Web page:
Anna Kinkade: Personal Story

Hi! My name is Anna and I am a group fitness instructor here at the RiverPlex. I’ve been teaching here since 2007 and currently teach RPM, SPRINT and Body Pump. In 2013 I was diagnosed with cervical cancer and in light of that, I wanted to share my story. It’s my hope that by sharing, I can save another person’s life.

Cancer of the cervix is the 12th most common cancer in females in the United States and is a disease in which cancer (malignant) cells are found in the tissues of the cervix. Usually it grows very slowly over a long period of time. The tissues of the cervix go through changes, where cells that are not normal begin to appear; this precancerous change is known as dysplasia and is usually found during routine pap spears. Squamous cells in the most common form of cervical cancer, it is the cells that cover our body including the cervix, and this makes up about 85% of the cases. Adenocarcinoma (glad cancer) is the other major type and makes up about 15% of the cases, this is the type that I had and here is my story:

February 13, 2013: Was the date that I went to see my doctor for my annual exam and it was business as usual. Approximately two weeks later my doctors nurse called to tell me that the pap smear had come back abnormal so they would need to do a colposcopy, sonogram and an endocervical curettage.

March 5, 2013: I was back at the doctors office for my 2nd exam. I’ve had a colposcopy done before and it’s always come back normal, so there was no need for me to be worried. I’d have the results in a week or two.

March 12, 2013: I got the results and again this test came back abnormal and the first time I heard the “C” word. I would have to come back again for another procedure called a LEEP.

March 19, 2013: I had my LEEP done this day. When the doctor came in he said that the concern here was that the results were showing that the abnormalities were not just on the surface of my cervix but they were going inside of it, this is also the first time he mentioned I may need a hysterectomy. A LEEP is where the doctor uses an electric wire loop to slice off a thin, piece of cervical tissue. In 90-95% of cases this is a cure to the abnormal cells on the cervix. Based on the results of the last exam doctor wanted to take two passes off of my cervix in hopes of getting all of the abnormal tissue. When I saw the doctor at this appointment I knew that it was going to come back as cancer, I kept that to myself because I know everyone would tell me I was paranoid.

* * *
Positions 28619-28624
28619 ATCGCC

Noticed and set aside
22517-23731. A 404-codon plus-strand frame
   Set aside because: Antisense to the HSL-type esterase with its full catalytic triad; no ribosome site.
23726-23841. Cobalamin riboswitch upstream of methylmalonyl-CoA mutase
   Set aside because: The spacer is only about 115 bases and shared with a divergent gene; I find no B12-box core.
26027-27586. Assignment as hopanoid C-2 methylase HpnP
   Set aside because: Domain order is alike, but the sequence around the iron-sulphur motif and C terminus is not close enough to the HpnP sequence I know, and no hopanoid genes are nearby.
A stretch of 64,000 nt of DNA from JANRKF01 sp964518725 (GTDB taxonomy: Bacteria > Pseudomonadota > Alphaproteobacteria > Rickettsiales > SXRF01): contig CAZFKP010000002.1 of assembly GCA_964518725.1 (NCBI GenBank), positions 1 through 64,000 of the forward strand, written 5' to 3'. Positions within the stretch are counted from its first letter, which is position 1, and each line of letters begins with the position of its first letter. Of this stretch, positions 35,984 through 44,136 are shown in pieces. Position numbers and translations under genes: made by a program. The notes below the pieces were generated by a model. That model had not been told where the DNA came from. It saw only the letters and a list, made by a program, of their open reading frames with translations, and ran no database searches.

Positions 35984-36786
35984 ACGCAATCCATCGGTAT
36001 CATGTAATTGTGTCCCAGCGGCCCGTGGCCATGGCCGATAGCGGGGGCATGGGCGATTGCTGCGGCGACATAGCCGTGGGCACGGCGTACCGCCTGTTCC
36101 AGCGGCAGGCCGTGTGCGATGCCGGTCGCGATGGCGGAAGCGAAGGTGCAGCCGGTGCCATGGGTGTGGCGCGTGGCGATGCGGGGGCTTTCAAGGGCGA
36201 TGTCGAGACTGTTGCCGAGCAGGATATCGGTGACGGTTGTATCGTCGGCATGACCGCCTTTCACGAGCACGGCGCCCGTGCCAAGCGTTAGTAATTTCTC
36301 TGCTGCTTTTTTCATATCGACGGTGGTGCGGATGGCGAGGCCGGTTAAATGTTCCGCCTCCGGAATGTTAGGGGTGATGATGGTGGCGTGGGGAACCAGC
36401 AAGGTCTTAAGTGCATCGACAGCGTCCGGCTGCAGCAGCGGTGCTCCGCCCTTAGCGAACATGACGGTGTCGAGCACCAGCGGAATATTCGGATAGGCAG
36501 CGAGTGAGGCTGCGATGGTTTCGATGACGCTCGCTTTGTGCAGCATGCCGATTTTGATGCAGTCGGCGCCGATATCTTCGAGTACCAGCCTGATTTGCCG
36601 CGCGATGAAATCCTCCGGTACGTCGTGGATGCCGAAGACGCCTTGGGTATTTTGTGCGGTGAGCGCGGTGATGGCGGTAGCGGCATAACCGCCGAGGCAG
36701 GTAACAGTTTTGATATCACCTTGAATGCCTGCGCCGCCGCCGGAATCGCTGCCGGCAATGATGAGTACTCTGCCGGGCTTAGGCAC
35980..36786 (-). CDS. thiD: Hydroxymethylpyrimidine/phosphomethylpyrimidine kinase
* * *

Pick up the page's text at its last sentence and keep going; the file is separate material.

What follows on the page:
April 3, 2013: Doctor called me; all I remember was “you have mild invasive cancer of the cervix”. Doctor told me at this point he had to pass me along to a specialist, a gynecological oncologist, and that treatment would more than likely be a hysterectomy as this type of cancer is treated through surgery. The doctor may do radiation but it was unlikely and would depend upon the staging of my cancer.

Monday April 15, 2013: This was day I was meeting my new doctor at the Illinois Cancer Care center in Peoria. I knew I didn’t need to worry based on all the reading I had done but here are I am, walking into a “cancer center”. I was frightened walking in but walking out I had no fear at all, my doctor explained cervical cancer, the kind that I have, how invasive it was and after examining me he also staged it at Stage 1b1 which means it’s a cancer confined to the cervix that is less than 4cm (1.6 inches) or less in size. 

May 13th, 2013: This is my hysterectomy date, I underwent a radical hysterectomy and Lymphadenectomy. The plan was to remove everything but the ovaries and 8 lymph-nodes. Everything went very textbook, no complications, they only removed 4 lymph-nodes because they were so tiny they couldn’t find them (that was a very positive sign) and the cancer was completely confided to just the cervix.

Five years later: I’ve spend the past five years getting pap exams every six months and this past May I had my last 6 month follow and and am officially  in the remission and free and clear stage. I go back to being a normal woman and doing the cervical cancer screening every 12 months. I am always very open and honest with my story, I believe there is not enough education on Cervical Cancer and there are far to few women who are getting their annual exams. I figure if sharing my experience will help one person, then I consider it worth it. I know there is also much heated debate on the HPV vaccination so I also encourage all parents to please do your research from credible sources, have in-depth discussions with your doctors on it and weigh the options for your children, both girls and boys. I am so lucky I knew very early on that I didn’t want children, I’m glad this happened to me over someone else who did because I couldn’t even imagine the heart break it would bring them losing the ability to have kids. The past five years have gone by incredibly fast and I still feel so grateful on how lucky I was. I have never let anything in life hold me back, in fact…just five months after having my hysterectomy, I ran a full marathon, I had registered for it prior to my diagnosis. I was told I was really pushing it and running it, but I was never told not to, so I did it. And can I add that ran it only seconds slower, like 5 seconds, than my first marathon? I’ll call that a comeback.

author: Angela Bland